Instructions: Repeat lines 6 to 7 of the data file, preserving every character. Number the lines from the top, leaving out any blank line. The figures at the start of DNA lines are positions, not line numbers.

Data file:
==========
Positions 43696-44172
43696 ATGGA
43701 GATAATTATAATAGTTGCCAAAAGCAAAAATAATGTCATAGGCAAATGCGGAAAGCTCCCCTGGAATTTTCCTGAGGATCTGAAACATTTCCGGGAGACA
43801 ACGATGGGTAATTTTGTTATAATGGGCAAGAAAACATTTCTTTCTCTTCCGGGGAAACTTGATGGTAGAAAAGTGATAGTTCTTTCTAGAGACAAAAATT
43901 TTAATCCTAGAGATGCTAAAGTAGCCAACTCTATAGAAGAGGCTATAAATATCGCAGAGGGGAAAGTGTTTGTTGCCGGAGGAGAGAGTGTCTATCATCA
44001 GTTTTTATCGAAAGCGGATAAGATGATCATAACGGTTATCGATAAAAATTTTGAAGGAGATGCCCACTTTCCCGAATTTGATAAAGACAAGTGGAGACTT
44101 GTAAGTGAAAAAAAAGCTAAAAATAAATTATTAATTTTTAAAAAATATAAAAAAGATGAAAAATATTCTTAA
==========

44001 GTTTTTATCGAAAGCGGATAAGATGATCATAACGGTTATCGATAAAAATTTTGAAGGAGATGCCCACTTTCCCGAATTTGATAAAGACAAGTGGAGACTT
44101 GTAAGTGAAAAAAAAGCTAAAAATAAATTATTAATTTTTAAAAAATATAAAAAAGATGAAAAATATTCTTAA